Johnson has rejected such an arrangement, arguing it will keep Britain from striking deals with other countries, such as the United States, and reaping the benefits of life outside the E.U.
As Johnson and Varadkar spoke, dozens of people from the border region protested outside Leinster House, the seat of Ireland’s parliament. They said they want Johnson to visit the area to see for himself the impact that a disorganized British exit could have on an area that thrives on cross-border trade.
“No deal would be disastrous for the border community,” said Bernard Boyle, a 67-year-old accountant. “I want him to come and speak to the people in the border areas. Don’t be flying in and out of Dublin. Livelihoods are under threat.”
Back in London, Bercow’s resignation announcement was greeted with flowery tributes from both sides of the Commons gallery.
The speaker has become something of a celebrity for his starring role in the Brexit drama, famed for his colorful ties and soaring oratory.
His supporters say he was one of the most reforming speakers in modern times, giving backbench lawmakers a bigger voice.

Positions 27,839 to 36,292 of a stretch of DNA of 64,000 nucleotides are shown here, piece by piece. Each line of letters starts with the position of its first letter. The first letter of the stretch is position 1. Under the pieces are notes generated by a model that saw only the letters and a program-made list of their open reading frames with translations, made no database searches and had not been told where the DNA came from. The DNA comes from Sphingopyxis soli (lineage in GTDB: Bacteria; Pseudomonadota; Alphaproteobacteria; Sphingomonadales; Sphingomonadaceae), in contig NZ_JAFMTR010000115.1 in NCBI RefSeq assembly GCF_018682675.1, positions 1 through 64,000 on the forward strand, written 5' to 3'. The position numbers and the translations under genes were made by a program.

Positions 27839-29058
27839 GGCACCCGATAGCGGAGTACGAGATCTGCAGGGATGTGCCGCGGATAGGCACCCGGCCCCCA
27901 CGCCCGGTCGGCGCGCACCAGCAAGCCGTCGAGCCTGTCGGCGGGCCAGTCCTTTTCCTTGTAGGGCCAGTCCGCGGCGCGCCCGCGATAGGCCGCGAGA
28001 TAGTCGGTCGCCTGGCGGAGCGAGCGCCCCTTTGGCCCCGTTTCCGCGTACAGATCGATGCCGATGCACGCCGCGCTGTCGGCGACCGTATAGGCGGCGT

But some Tories appeared happy know he will soon be gone.
Although Bercow was elected as a Conservative, hard line Brexiteers had deemed him to be too willing to overstep the customarily nonpartisan role of the speaker by selecting amendments to be voted on that favored the pro-E.U. side.
Conservatives had, in recent days, threatened to challenge him in the next election — a breach of protocol, which dictates the speaker’s seat is not contested.
Bercow, who has always denied being biased in Brexit decisions, is probably best known outside of the Westminster bubble as the man from Prime Minister’s Questions who shouts “Order! Order” at unruly lawmakers in the House of Commons. His put-downs — telling lawmakers to “calm yourself” or “take up yoga” — have gone viral.
His farewell speech exhibited some of his typical flair.
“Throughout my time as speaker I have sought to increase the relative authority of this legislature for which I will make absolutely no apology to anyone anywhere at anytime,” he said, his voice catching at times. “To deploy a perhaps dangerous phrase I have also sought to be the backbenchers’ backstop.”